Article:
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WKBW 7 News Buffalo

NYS Cannabis Control Board approves new measure

By Pheben Kassahun,


The Cannabis Control Board approved a measure giving a law Governor Kathy Hochul signed earlier this month , extra strength, Tuesday.

The law increases civil and tax penalties for unlicensed and illegal sales of cannabis in the state.

Businesses caught illegally selling cannabis by giving a “gift” with the purchase of a different product could face fines of up to $20,000 per day.

7 News’ Pheben Kassahun spoke with folks in the Queen City about the topic.

Across various parts of the Queen City, you will find sticker shops that are either thriving or recently closed until further notice.

Locations like these are something the state is working to crack down on because “sticker shops” are unlicensed shops selling cannabis.

Cory Muscato said, “If they want to take care of themselves and their future opportunities to participate in the adult-use cannabis space, to realize that the regulated market is the way forward and it's the long-term success verses the short-term opportunity.”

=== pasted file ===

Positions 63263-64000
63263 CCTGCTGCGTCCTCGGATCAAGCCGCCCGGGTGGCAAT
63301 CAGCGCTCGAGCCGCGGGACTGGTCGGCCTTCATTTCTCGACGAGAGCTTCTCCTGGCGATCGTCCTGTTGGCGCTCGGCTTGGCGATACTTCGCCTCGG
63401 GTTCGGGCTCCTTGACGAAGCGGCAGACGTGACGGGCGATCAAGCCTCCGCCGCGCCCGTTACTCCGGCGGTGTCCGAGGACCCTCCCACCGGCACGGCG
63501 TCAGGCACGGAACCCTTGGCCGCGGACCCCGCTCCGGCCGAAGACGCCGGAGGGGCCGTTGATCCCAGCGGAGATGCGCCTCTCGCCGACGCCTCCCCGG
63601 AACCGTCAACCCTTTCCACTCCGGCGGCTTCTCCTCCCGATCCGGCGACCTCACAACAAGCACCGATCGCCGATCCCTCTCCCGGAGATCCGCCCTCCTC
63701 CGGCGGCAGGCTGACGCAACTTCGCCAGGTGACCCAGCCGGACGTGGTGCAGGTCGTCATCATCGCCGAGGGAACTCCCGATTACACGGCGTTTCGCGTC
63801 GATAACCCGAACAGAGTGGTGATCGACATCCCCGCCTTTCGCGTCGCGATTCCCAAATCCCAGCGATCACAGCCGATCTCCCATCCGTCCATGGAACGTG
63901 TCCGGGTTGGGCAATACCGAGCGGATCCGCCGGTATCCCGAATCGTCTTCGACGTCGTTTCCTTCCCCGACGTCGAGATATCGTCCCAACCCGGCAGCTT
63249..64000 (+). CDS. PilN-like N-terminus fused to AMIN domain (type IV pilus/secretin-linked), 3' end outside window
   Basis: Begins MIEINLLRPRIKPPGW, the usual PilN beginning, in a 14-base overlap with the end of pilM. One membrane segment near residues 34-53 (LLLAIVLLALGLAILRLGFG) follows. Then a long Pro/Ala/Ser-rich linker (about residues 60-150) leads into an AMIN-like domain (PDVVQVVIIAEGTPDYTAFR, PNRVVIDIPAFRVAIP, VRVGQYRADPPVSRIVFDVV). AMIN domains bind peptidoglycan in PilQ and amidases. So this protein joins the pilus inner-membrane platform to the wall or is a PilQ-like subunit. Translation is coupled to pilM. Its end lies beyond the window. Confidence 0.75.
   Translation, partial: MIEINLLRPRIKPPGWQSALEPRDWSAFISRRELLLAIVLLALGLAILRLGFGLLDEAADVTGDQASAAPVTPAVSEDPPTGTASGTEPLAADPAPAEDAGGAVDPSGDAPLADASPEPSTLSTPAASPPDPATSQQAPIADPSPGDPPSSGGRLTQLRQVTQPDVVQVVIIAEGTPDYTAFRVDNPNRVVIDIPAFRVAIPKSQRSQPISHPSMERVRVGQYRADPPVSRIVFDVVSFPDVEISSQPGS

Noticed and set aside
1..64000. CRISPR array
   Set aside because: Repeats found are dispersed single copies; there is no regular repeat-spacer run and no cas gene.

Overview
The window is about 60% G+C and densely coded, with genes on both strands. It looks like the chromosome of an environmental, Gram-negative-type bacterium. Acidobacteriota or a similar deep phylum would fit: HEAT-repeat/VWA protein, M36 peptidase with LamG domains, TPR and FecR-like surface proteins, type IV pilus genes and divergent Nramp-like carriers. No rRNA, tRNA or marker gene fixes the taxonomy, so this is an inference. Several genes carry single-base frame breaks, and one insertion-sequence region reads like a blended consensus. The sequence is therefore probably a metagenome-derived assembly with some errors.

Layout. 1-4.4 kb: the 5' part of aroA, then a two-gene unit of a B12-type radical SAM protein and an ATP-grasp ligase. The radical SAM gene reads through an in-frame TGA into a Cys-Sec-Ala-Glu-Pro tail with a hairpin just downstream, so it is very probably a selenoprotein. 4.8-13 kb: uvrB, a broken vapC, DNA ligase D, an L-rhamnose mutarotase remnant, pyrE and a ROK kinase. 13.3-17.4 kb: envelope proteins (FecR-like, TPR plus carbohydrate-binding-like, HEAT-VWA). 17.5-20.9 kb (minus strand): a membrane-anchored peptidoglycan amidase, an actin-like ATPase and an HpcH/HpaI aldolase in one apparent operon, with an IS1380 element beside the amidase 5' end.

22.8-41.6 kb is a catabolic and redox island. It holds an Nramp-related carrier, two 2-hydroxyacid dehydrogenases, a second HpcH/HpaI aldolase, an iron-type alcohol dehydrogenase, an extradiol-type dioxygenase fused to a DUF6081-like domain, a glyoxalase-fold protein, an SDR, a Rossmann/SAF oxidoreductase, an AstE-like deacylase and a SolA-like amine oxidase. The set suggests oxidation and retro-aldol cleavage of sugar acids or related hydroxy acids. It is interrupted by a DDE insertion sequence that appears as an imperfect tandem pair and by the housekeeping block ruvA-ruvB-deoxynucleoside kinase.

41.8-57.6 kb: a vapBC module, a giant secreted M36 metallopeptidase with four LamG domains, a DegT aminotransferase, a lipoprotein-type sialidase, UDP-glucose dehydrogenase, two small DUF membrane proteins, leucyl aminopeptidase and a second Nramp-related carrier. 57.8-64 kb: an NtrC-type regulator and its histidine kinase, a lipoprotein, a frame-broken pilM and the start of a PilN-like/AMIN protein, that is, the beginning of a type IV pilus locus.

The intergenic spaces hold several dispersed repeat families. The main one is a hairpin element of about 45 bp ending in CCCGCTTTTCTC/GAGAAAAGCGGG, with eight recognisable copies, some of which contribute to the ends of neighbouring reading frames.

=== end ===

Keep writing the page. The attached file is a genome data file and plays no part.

Cory Muscato is the regulatory liaison for Bison Botanics CBD Product in Kenmore.

Muscato said, “Present-day Bison Botanics is one of the first adult-use processors. It means we take THC, we take the plant, we extract it. We turn it into other forms of products, gummies, tinctures, savs, balms, topicals, pre-rolls.”

He said it is important for New York State to move forward with this regulated market because it would produce a much better market and much better consumer market.

Muscato said, "While we want to respect the legacy market and the culture and communities that have long since participated in it, we also want to follow in it and make the lot for ourselves. The regulated market also offers a more consumer-conscience and regulatory environment so that there is quality standards so that there's ensuring that there's no molds or metals in the product. The dosage is correct.”

Buffalo resident and business owner, Aaron Bassett agrees.

"It may be warranted because this is something that people are actually putting in their body. They're using it for recreational use or medicinal use. The state wants to make sure that people are selling the right stuff and nobody is being harmed,” Aaron Basset told Pheben Kassahun.

PREVIOUS STORY: Proposal to crackdown on illegal cannabis shops

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